Wow! Almost nine months without any new posts on my website. I'm pretty bad with keeping up with this thing. I wanted to start this post off with one line that I'm quite proud of:
I just turned 29 years old and I'm in the best shape of my life.
This post will revolve around that one line, how I've gotten here, and where I want to go. I apologize in advance because this kind of stuff has been written a million times before, and will be written another million billion times. Disclaimer: I am not a health professional, so take any health advice with a grain of salt. Every body is different and likely needs to be nurtured differently.
In early 2013 I joined Google, and more specifically, YouTube. It was a wonderful experience that I'll always be fond of. Living in the wonderful weather of the Bay Area, meeting some great people, and getting to experience the awesomeness of working at one of the tech giants. Unfortunately, living in the Bay Area took its toll, as I wasn't establishing much of a social life, and was generally unhappy with life there. I ended up filling a lot of my spare time with Netflix and snacks. I'm not a big guy by no means, but I still managed to put on a few pounds.
So I decided I needed a change. I left Google earlier this year, just one day after my two-year work anniversary. I moved back to Canada to simplify and better my life; I'm now much closer to family and no longer have to deal with crossing the border (sorry US friends, crossing your border is often a terrible experience).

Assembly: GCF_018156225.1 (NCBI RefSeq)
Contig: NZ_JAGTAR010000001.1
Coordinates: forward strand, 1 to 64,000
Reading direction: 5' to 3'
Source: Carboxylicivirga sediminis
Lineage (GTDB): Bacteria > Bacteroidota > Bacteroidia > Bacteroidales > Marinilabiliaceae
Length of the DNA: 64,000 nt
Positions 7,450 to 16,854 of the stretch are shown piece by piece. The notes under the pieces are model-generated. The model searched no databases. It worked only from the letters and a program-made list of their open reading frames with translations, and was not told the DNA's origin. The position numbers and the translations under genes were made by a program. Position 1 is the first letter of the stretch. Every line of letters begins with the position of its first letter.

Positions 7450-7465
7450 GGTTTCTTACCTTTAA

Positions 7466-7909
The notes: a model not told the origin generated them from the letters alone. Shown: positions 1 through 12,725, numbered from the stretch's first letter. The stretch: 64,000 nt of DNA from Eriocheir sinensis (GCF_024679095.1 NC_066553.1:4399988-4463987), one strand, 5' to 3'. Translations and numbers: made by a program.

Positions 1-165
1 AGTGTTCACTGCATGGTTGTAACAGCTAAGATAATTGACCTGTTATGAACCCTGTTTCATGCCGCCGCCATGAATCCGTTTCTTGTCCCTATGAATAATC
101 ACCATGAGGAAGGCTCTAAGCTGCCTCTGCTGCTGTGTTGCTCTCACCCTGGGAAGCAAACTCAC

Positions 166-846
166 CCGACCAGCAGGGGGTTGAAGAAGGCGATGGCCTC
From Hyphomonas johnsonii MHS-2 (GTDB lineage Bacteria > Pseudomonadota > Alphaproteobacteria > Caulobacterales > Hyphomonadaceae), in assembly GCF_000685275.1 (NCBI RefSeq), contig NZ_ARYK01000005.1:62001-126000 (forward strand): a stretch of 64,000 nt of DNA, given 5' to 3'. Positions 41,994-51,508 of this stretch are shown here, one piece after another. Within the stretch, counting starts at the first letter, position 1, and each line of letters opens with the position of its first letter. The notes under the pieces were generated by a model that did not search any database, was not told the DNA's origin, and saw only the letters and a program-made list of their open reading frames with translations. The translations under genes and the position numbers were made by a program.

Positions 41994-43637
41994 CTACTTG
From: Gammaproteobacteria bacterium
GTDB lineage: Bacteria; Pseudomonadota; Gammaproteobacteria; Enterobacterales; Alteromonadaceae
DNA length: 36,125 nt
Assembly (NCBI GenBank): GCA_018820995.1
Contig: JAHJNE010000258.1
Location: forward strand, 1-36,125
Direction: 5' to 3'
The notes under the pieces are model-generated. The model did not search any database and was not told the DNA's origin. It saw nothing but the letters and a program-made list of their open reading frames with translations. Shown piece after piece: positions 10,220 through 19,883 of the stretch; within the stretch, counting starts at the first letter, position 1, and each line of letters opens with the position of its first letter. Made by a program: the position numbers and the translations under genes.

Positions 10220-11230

Regular exercise and a healthy diet is vital. 5 years ago I would have laughed you away if you told me that I would write that down in a blog post today. I'm not saying you need to hit the gym every day, chowing down on spinach and celery, throw in some protein shakes and kale shakes, research all of the latest health stuff, and all of this while carefully counting your calories. No, it's not rocket science.
One of the most fundamental things you can do to improve your health is simply improving your diet. It's going to be far easier for you to simply not have that bowl of ice cream than it will be to burn off the extra 150 calories it's going to put into your body. That's probably a 1-2 mile run there, in just that one bowl of ice cream. Alcohol is bad too. Not only is it going to add to your calorie counter, but it's going to mess up your metabolism and make it harder to burn off those calories.
"So I need to exercise a bunch to be healthy and maintain a body shape that I like?". No, you really don't have to. Just by existing, your body is burning off a bunch of calories. I'd recommend regular exercise, but it's not nearly as important as the dietary changes. I'm not saying you should go run a marathon. Go out walking for half an hour or an hour every day. Trust me. Your body will thank you. You'll feel more energetic. You'll feel more confident. You'll be generally happier. You deserve these things and with a tiny bit of effort you can have them.
Where I Am
I started my journey into healthier habits a month and a half ago. I took what may be a different approach to it all: I didn't want to go into any research, buy any fancy equipment, count my calories, or really anything like that. I felt like healthy living was a simple thing and can be achieved in a very organic manner.